Pragmatically related abilities were studied in three clinical groups of children from 5 to 11 years of age; children with cerebral palsy (CP; n=10), children with spina bifida and hydrocephalus (SBH; n=10) and children with pragmatic language impairment (PLI; n=10), in order to explore pragmatic abilities within each group. A range of pragmatic, linguistic and cognitive assessments were performed, and comparisons between the groups were made. In addition, connections between variables were studied. The most salient result was the many similarities and the lack of clear boundaries between the groups. The only significant differences found concerned short-term memory and inference ability, where all three groups experienced problems but to varying extent. Different patterns of variance were found in the groups, indicating that different underlying abilities such as reception of grammar, inferential comprehension and lexical comprehension seem to affect pragmatic ability in somewhat different ways. The results suggest that the children with CP and SBH in this study shared a number of pragmatically related traits, being more similar than would be expected according to earlier research. Finally, it is suggested that pragmatic assessment is further subdivided into a socially versus a linguistically related assessment.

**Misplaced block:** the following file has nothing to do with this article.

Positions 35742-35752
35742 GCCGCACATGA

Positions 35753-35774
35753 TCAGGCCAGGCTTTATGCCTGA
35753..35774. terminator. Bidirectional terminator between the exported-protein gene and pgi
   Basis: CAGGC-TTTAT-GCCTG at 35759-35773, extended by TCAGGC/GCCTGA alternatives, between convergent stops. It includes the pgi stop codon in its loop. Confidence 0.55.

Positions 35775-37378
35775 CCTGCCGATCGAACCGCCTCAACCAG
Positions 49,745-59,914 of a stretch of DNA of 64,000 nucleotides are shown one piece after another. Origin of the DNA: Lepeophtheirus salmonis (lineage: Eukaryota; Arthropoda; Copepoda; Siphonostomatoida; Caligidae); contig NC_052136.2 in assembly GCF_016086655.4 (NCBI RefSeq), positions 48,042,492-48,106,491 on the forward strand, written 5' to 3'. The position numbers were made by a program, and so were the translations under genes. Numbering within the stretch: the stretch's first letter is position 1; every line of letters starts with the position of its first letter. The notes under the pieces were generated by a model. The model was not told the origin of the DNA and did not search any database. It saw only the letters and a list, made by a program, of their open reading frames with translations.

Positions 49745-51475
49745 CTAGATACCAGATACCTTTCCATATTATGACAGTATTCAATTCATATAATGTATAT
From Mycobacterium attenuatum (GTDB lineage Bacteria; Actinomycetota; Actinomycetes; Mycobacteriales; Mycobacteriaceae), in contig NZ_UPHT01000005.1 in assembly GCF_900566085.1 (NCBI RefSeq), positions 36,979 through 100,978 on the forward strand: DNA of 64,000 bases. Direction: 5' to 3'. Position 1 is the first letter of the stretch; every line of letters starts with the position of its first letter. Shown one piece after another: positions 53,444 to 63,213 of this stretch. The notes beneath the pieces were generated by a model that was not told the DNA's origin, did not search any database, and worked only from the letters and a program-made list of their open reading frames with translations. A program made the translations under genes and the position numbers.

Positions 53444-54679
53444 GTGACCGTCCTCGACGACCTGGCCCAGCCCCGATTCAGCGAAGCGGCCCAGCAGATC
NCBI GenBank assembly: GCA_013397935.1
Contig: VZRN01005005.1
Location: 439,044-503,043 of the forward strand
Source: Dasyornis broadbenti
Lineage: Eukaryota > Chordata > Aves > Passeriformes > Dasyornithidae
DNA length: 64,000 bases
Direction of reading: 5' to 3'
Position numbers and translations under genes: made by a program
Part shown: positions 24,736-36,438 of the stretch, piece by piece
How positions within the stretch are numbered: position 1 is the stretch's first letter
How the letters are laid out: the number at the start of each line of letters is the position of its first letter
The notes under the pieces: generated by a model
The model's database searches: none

The information about affiliations in this record was updated in December 2015.
The record was previously connected to the following departments: The Vårdal Institute (016540000), Logopedics, Phoniatrics and Audiology (013020000)